Submitted by Ellyn Conhartoski, M.Ed, LPC-IT
As a new school year draws near, parents, teachers, and students are anxious, scared, nervous, and confused. Many questions and fears linger without clear answers. The new normal of COVID-19 has meant adapting to the lifestyle changes and managing the fear and anxiety of potentially contracting or spreading the virus. There is also the fear that we may expose the virus to people close to us who are more vulnerable. Parents and students may start to feel paranoid and anxious about the upcoming questions they seek, such as: Is my school safe? Will my child be exposed to the Coronavirus? Will my child have to wear a mask all day? Is my school taking adequate steps to ensure the safety of staff and students? This pandemic has changed the lives of communities across the Nation and will be with us for the foreseeable future. With that in mind, here are some steps parents and primary caregivers can take to help their children and themselves cope with the potential new norms of the 2020-2021 school year.
- Talk to your children. Chances are they have already heard something about the global pandemic. Silence and secrets do not protect our children. Honesty and openness do. Think about how much they will understand, and be open to talking about this piece of their history with them in a way that they will appreciate.
- Minimize their newsfeeds. Consume the news in moderation. While it is essential to stay informed and up to date on the latest Coronavirus information, too much information adds to our stress levels. The repetitive nature of the news reports is not suitable for our mental health.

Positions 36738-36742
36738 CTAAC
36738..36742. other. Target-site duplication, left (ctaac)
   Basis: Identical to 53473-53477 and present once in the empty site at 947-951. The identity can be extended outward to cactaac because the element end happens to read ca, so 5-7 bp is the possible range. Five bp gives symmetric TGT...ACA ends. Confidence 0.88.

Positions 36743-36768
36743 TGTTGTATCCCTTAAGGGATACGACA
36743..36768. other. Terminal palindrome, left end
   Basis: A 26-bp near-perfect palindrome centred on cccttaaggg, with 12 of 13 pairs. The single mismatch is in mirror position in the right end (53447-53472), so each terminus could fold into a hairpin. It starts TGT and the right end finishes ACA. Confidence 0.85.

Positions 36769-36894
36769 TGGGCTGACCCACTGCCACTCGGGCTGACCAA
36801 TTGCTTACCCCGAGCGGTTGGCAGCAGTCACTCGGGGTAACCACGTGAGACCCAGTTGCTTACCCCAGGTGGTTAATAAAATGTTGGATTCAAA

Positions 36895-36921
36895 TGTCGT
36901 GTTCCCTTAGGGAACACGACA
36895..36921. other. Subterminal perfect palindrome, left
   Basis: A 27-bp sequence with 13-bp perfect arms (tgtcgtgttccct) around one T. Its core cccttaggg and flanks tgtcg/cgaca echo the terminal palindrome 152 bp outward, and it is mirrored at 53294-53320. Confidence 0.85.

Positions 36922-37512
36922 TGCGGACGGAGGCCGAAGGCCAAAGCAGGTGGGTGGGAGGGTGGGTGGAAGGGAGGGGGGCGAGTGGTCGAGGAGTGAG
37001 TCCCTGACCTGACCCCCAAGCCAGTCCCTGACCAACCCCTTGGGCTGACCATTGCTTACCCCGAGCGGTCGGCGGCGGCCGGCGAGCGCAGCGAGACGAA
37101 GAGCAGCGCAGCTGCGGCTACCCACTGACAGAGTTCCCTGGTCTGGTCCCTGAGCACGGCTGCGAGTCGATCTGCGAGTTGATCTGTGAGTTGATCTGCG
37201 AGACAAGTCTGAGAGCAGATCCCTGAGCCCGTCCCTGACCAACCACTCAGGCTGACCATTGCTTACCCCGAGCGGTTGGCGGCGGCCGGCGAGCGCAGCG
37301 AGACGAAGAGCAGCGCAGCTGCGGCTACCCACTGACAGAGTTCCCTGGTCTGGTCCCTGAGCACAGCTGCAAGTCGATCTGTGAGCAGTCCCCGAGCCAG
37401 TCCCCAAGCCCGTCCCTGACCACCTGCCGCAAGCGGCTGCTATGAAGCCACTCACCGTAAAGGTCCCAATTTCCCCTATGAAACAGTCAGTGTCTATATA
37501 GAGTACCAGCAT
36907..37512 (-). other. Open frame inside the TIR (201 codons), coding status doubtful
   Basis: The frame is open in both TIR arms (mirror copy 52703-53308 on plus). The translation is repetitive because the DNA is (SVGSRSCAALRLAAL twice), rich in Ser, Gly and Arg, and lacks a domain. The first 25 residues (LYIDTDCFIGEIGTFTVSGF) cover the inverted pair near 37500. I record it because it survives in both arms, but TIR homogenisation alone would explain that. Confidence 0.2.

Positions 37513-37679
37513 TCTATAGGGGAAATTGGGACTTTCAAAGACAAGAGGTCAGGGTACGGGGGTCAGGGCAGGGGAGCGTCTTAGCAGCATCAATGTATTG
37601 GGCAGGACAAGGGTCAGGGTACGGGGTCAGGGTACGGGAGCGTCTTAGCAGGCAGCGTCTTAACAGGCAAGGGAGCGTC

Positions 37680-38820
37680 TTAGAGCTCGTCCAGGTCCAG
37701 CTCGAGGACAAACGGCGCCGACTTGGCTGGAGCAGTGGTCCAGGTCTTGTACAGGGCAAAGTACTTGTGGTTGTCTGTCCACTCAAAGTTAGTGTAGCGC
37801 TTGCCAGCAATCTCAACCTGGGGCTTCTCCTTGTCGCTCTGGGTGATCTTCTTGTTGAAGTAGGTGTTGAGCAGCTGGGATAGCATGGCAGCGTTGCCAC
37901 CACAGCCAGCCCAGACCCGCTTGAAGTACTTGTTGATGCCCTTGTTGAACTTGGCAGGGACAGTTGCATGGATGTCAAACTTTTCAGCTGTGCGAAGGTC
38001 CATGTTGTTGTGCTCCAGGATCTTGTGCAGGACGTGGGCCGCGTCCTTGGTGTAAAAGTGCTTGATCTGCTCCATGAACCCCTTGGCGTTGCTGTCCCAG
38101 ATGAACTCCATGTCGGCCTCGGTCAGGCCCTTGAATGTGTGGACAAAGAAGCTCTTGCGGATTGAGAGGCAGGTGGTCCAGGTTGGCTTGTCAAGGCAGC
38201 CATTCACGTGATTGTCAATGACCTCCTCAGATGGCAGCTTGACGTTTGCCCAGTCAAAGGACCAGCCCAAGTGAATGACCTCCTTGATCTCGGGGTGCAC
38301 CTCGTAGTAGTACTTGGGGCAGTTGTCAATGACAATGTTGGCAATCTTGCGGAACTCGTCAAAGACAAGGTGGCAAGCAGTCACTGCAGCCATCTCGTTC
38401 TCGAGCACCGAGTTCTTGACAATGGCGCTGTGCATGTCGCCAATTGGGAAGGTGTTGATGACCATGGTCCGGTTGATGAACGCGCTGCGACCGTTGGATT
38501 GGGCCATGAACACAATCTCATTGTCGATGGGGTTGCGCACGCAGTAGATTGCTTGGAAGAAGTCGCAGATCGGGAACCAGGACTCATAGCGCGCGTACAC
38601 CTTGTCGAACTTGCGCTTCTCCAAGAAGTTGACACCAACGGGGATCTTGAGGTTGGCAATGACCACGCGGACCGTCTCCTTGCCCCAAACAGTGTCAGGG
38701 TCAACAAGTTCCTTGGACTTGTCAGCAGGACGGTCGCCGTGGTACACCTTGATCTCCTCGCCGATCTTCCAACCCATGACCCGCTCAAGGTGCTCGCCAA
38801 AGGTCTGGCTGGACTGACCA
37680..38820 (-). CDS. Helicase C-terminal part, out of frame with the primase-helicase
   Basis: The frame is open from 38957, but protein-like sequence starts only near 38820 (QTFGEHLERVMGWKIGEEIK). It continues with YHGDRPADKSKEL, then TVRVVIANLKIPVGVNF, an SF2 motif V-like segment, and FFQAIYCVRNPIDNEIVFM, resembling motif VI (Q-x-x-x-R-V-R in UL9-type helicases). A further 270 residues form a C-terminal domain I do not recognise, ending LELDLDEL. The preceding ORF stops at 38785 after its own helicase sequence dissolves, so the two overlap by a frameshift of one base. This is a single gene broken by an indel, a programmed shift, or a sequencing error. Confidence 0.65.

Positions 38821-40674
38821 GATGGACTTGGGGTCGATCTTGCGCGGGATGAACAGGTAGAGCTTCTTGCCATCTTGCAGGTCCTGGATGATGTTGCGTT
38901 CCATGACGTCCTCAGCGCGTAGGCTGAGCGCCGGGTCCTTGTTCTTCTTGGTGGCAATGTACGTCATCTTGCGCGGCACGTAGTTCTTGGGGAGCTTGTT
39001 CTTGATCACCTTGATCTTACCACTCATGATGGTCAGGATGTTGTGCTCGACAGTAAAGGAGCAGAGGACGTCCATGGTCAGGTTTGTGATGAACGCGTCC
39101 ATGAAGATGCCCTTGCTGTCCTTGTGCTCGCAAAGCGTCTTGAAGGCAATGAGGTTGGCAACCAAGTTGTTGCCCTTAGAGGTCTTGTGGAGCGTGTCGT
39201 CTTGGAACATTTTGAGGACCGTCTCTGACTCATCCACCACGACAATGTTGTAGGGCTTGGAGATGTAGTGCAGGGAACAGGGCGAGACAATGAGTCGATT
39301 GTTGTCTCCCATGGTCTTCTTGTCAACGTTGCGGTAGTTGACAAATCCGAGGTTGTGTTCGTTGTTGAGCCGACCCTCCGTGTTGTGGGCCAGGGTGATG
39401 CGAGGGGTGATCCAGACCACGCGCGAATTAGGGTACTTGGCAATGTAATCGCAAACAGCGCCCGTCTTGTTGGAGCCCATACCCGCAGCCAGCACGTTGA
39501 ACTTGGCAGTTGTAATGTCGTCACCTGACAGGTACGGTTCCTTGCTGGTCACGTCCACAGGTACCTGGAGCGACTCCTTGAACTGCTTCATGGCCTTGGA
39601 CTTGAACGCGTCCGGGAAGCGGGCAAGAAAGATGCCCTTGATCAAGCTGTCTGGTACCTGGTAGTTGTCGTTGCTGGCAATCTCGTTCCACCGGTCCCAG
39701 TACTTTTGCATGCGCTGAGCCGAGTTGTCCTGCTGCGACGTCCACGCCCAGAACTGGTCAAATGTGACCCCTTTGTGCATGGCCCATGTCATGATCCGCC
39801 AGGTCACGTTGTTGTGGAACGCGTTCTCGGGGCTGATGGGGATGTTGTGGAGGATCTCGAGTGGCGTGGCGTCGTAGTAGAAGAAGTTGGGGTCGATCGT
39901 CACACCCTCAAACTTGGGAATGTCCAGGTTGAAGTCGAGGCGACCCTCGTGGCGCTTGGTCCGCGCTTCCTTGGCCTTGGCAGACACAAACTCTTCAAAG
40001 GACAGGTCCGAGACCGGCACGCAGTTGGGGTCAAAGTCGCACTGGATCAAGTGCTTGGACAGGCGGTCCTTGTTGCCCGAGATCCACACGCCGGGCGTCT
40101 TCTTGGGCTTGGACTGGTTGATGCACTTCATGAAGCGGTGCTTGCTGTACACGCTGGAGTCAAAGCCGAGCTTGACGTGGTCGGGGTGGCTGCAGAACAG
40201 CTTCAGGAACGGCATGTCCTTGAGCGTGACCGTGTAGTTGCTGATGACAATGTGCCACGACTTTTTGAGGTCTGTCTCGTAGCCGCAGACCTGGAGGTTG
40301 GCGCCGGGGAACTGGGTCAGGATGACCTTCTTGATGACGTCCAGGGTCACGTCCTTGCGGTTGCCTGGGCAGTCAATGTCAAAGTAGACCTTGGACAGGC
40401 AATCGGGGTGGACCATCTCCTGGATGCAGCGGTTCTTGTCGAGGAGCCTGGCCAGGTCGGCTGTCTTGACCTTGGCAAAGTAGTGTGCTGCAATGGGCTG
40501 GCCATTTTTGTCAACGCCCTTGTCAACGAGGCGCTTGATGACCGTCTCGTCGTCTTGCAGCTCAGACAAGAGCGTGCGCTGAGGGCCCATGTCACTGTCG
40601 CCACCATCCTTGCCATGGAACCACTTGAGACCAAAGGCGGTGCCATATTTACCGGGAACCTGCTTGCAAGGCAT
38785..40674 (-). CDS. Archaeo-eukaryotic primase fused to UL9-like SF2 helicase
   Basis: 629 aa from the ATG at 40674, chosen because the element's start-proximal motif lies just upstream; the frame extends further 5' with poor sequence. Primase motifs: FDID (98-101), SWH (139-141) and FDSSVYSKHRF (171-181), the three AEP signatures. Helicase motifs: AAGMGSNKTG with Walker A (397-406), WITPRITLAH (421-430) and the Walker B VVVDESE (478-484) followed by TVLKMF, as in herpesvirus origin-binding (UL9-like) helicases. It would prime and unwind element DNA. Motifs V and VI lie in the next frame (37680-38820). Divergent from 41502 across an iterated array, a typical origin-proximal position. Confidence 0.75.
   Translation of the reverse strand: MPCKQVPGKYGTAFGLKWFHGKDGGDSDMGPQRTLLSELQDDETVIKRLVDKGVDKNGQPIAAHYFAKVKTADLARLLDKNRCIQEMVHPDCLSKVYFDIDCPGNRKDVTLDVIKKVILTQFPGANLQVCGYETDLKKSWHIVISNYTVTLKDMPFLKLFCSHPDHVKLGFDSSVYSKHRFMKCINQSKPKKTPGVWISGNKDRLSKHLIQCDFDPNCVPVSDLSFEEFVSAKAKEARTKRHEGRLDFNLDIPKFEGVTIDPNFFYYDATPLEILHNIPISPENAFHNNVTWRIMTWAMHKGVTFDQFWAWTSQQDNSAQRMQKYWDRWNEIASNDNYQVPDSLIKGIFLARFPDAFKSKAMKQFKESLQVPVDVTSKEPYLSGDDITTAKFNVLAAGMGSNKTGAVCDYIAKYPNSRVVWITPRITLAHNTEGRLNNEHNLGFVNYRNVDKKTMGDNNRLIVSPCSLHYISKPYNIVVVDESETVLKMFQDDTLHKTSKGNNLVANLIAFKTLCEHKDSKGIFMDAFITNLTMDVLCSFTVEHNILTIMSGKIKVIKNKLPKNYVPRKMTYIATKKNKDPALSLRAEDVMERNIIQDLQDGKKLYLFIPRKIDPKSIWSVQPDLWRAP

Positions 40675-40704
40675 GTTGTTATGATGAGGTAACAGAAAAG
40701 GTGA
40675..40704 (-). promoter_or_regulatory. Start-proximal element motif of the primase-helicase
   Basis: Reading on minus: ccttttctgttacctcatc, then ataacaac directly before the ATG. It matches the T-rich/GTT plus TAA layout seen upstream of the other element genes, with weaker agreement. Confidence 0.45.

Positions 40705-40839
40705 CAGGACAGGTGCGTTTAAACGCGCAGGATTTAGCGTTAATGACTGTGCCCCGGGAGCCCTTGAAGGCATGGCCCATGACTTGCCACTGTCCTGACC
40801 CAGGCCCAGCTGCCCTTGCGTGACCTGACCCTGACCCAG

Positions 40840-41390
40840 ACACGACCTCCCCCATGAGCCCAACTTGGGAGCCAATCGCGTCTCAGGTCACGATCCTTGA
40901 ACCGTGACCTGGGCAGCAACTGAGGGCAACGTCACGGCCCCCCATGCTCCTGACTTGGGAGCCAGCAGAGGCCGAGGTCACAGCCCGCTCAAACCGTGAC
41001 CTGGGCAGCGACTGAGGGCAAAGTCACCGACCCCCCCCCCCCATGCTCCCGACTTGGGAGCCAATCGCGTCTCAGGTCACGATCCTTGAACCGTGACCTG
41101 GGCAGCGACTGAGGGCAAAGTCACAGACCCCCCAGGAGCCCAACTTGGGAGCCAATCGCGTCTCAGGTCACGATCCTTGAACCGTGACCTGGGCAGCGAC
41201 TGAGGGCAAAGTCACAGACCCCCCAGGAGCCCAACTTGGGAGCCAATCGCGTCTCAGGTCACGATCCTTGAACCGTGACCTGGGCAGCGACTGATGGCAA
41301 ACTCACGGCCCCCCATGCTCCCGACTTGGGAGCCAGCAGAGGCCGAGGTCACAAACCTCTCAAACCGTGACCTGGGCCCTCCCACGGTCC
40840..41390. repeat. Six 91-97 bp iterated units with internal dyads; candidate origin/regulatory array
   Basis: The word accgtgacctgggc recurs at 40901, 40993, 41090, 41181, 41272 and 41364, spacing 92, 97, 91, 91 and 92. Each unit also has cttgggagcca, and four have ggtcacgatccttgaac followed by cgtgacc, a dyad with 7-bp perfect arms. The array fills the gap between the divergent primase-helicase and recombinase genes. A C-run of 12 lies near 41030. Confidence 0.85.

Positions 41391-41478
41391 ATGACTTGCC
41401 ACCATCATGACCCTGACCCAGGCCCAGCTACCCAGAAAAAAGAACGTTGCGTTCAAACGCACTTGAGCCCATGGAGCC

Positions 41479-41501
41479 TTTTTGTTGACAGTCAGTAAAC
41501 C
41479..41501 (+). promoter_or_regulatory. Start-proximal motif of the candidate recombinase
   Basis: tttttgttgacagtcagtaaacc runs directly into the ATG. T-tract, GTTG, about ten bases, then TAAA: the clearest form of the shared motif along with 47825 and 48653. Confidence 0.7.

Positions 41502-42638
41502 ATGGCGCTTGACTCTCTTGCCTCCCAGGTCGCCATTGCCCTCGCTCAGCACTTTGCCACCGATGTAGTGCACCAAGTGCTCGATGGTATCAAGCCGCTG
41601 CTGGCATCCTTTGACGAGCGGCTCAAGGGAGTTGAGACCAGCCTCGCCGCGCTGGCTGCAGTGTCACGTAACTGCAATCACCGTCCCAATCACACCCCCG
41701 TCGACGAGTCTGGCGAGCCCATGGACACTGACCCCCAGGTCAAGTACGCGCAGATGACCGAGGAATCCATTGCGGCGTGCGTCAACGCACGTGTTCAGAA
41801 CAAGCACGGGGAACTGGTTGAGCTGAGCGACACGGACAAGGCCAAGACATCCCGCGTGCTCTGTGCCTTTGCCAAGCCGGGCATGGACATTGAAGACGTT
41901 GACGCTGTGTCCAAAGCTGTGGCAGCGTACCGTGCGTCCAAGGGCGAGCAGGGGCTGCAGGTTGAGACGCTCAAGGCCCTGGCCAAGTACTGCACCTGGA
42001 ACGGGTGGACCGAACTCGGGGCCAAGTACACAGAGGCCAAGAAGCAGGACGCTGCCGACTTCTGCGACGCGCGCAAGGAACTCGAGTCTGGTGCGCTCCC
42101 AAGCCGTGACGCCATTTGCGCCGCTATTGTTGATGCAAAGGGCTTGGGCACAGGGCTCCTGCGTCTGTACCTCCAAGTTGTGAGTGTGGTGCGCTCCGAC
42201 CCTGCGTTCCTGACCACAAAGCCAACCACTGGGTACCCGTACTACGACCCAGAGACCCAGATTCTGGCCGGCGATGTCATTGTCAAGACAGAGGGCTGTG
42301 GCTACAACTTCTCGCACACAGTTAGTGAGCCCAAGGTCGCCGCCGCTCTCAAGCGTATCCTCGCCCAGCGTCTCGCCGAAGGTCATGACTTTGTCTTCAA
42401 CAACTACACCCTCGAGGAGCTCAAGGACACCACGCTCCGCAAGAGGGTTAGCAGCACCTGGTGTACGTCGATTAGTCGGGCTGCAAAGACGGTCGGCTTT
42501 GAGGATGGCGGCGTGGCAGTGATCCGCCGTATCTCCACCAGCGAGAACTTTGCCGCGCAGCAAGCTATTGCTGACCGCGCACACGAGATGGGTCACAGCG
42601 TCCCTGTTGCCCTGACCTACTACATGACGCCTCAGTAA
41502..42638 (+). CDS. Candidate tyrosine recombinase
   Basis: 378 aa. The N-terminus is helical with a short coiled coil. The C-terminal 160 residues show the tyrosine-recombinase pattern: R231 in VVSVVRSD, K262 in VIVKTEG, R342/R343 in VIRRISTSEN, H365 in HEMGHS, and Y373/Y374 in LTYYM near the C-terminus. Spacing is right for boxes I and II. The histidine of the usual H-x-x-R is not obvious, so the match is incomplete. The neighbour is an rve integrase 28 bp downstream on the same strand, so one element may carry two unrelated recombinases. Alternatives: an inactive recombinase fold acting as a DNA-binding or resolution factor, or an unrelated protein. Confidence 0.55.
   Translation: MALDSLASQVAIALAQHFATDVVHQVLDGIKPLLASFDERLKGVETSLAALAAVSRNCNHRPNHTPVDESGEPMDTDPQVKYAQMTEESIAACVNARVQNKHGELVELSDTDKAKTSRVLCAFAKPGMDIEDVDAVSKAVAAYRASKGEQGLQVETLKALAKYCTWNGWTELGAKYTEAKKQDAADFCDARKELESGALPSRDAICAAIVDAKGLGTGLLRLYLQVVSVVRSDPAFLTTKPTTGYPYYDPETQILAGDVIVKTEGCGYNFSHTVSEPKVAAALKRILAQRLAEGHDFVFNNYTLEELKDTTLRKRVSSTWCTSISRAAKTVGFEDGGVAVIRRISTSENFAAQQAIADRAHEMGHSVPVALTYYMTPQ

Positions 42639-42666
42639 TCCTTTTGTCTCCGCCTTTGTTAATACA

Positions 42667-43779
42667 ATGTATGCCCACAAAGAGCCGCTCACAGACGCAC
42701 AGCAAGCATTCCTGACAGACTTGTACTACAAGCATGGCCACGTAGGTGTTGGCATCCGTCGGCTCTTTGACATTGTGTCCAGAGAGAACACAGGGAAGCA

- Practice wearing a face mask with your child, incorporating them on their favorite stuffed animal, or toy can bring some normalcy to the act for them.
- Teach and enforce healthy hygiene practices such as hand washing, hand sanitizing, and wearing a face mask before school starts. Practicing this can be done before meals and throughout the day after playing outside or doing other activities.
- Teach your child to practice social distancing. Teach them about personal space and not entering others or having others enter theirs.
- With younger children, teach proper coughing and sneezing techniques and the use and disposal of Kleenex.
- Teach your child to keep their possessions (pencils, markers, etc.) to themselves. This will be hard as a child is innately taught to share but talk and explain the importance during this time and reinforce that your child should let the teacher know if another student needs materials.
- Teach your child to be resilient. Remember that you as a primary caregiver help determine your child’s attitude. Set them up for success by teaching them to make the best of this situation. Resilience is accepting your new reality, and modeling perseverance.
Finally, ask local school officials and staff questions about the cleaning and sanitary practices at the school. Advocate for your mental health by seeking out answers to your questions and worries. Your local school district and leaders want schools to reopen, and they also want a return to in-person school learning. However, this must be done safely, and we, as a community, must work together for the health and safety of all. This pandemic and our response to it is a community-building opportunity. We all need to come together and support each other for the sake of everyone in our community.
Most importantly, know that feeling anxious during a global pandemic is an entirely normal response to the stress. Should the pressure be too much for you to take, please seek professional help for yourself, if necessary. We have faced other difficult times as a community and a nation, and with proper care, we will all get through this too.
Ellyn Conhartoski, M.Ed, LPC-IT is a Behavioral Health Therapist at NorthLakes Community Clinic – Iron River. If you or someone you know could benefit from therapy, please give the clinic a call to establish care either in-person at one of our clinics or virtually: (715) 372-5001